Posted on April 12 2018

 barefoot running

Over the past 5 years, there’s become an increased interest in barefoot running. I regularly field questions on the topic from curious patients. There are different schools of thought on the topic. In fact, it can cause heated debates between minimalist runners and their shoe-wearing counterparts.

Folks who support the minimalist (barefoot) approach, site its historical value. It wasn’t until the 1970’s that supportive running shoes really became mainstream. Prior to that, runners ran barefoot or with shoes offering minimal support. Those in favor of the movement feel that barefoot running may reduce the risk of repetitive use injuries, as well as citing the mechanical benefits of a more natural forefoot strike vs. heel strike when running. And, in terms of racing, studies have shown a correlation between minimal footwear weight and improved running efficiency resulting in decreased race times.

On the other side of the proverbial track are those who feel that barefoot running is simply a fad that it is likely to increase the risk of injury. This group believes that wearing supportive running shoes is safer and helps develop a more consistent athlete. In addition, they’ll argue that there is no scientific proof that running barefoot is safer or more efficient than running with a well fitted running shoe

To Wear Or Not To Wear Shoes – That Is The Question…

When asked my opinion on the topic, I stand firmly in the middle. My take on barefoot running is — it depends…  There are some solid merits for using this technique for training. Some runners are more appropriate candidates than others.

The bottom line? I feel that barefoot/minimalist running is a valid training technique. However, it’s not for everyone.  If you have questions as to whether you should attempt barefoot running or not, it would be advisable to consult with a Physical Therapist. Your PT can provide a biomechanical analysis of your unique gait and foot strike to determine if barefoot running is an appropriate training technique for you.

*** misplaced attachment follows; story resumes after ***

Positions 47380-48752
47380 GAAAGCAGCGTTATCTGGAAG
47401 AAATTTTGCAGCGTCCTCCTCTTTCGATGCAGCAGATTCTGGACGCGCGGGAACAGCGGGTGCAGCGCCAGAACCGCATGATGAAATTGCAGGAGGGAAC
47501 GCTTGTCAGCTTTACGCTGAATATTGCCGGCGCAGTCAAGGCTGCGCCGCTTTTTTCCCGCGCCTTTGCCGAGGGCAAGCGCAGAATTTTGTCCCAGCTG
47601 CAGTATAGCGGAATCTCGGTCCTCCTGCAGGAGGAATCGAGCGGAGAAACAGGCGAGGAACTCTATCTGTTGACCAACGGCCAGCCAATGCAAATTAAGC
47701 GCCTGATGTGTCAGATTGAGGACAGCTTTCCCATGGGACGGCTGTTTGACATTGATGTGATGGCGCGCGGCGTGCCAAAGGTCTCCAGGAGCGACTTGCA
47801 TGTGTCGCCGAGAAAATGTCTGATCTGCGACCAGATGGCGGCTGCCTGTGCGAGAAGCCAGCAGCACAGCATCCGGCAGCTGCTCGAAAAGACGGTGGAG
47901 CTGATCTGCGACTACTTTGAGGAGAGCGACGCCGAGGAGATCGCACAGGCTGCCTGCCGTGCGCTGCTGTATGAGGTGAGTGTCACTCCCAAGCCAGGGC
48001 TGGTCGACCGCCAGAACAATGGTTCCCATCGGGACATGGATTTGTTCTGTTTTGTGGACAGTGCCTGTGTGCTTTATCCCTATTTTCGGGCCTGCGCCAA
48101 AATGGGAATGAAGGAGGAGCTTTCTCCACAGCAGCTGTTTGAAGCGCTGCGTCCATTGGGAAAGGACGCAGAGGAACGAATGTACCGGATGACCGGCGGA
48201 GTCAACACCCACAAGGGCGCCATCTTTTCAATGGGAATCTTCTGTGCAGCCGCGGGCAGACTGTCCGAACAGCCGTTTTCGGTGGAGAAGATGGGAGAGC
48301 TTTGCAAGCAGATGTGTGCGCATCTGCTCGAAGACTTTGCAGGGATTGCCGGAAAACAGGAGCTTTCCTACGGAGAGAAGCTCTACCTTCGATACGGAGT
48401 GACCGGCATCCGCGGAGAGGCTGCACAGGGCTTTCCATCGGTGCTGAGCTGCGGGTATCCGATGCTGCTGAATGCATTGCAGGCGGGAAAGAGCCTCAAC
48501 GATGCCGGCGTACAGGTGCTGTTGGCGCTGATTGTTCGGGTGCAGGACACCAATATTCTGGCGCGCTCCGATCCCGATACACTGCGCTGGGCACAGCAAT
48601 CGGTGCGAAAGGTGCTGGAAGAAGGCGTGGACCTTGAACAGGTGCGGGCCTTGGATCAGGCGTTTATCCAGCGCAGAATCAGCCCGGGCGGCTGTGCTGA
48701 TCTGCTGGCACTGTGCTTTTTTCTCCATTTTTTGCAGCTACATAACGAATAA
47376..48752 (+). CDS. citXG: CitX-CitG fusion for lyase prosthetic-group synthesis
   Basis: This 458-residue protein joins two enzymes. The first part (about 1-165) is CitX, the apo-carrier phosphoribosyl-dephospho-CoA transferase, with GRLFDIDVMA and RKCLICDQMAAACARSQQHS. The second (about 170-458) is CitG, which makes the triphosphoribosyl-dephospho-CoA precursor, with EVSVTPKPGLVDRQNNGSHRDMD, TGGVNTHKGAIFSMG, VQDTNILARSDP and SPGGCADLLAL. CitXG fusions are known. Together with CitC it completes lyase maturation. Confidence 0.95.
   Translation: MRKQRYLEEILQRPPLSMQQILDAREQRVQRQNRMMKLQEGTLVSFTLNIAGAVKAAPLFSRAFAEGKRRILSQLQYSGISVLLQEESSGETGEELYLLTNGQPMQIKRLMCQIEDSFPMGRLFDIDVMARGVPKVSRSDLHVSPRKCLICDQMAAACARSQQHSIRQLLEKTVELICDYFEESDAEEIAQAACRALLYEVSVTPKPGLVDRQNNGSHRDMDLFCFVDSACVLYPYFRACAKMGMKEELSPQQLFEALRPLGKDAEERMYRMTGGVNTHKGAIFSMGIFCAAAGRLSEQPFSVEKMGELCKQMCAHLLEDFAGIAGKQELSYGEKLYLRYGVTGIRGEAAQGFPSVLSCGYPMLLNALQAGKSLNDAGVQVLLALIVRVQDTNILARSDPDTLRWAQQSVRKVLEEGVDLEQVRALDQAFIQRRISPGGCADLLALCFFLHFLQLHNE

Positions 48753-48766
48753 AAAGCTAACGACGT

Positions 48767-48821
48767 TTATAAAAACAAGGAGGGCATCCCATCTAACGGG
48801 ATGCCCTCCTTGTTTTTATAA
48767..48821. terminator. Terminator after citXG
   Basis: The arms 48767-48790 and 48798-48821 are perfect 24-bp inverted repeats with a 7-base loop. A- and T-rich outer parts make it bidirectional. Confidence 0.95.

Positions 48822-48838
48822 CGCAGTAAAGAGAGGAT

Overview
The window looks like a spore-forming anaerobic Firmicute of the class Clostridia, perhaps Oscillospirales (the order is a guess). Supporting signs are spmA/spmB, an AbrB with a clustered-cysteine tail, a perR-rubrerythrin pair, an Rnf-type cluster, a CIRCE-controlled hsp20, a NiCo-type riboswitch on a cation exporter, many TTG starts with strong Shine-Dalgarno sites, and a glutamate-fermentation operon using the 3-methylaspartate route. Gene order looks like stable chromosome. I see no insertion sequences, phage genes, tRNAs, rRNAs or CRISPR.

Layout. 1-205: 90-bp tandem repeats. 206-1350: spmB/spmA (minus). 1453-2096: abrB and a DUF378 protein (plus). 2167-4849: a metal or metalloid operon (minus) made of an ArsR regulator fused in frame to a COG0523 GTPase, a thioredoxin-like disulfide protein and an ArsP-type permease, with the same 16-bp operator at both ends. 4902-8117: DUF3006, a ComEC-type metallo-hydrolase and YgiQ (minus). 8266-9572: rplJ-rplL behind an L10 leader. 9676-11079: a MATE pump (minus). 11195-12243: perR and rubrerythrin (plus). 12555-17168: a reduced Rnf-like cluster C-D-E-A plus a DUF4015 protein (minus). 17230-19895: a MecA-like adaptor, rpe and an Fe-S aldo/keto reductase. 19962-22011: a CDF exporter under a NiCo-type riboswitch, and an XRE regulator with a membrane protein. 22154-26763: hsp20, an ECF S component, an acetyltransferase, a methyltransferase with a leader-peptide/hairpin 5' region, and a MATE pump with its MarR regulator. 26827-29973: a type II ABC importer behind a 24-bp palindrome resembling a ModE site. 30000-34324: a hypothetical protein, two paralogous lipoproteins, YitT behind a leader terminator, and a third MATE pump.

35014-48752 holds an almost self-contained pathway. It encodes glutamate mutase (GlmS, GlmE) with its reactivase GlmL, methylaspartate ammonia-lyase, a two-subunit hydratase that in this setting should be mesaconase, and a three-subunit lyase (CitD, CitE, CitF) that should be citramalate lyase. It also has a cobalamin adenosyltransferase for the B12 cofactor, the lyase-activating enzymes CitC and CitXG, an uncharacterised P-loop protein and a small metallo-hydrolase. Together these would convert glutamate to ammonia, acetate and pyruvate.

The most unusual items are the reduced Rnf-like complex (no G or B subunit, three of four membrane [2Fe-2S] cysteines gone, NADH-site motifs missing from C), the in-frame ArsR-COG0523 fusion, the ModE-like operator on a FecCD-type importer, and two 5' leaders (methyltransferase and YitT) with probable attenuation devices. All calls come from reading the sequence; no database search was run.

Safe Training Trumps All

If you decide to try barefoot running, here are some important tips to help keep you safe:

    1. Spend time strengthening your lower body and core
    2. Practice weight-bearing strength exercises barefoot
    3. Walk or use the elliptical with a minimalist shoe (or barefoot)
    4. Begin incorporating barefoot walking around the house to build your endurance
    5. Learn to run barefoot (NOTE: this is where a PT can really come in handy)
    6. Be patient. You will be using different muscle groups which can increase injury risk if you work them too much, too soon. Take it slow and employ the best technique for your body. Again, a PT can help.

    If you want to try the barefoot approach, you don’t have to do it with exposed toes. Many shoe manufacturers make minimalist footwear which can provide the benefits of barefoot running, while protecting you from rocks, glass, dirt and other road hazards. Some popular manufacturers include: Nike, New Balance, Saucony and Vibram’s FiveFingers shoe.

    Barefoot running is becoming a popular adjunct cross-training option. However, it’s not for everyone. Your safety is my main concern. If barefoot running is on your bucket list, let’s work together to identify a safe regime for your particular body mechanics. If the minimalist approach is right for you, I can help set realistic goals with safe tips on how to avoid injuries.


    Related Posts


    Leave a comment

    All blog comments are checked prior to publishing

    Recent Posts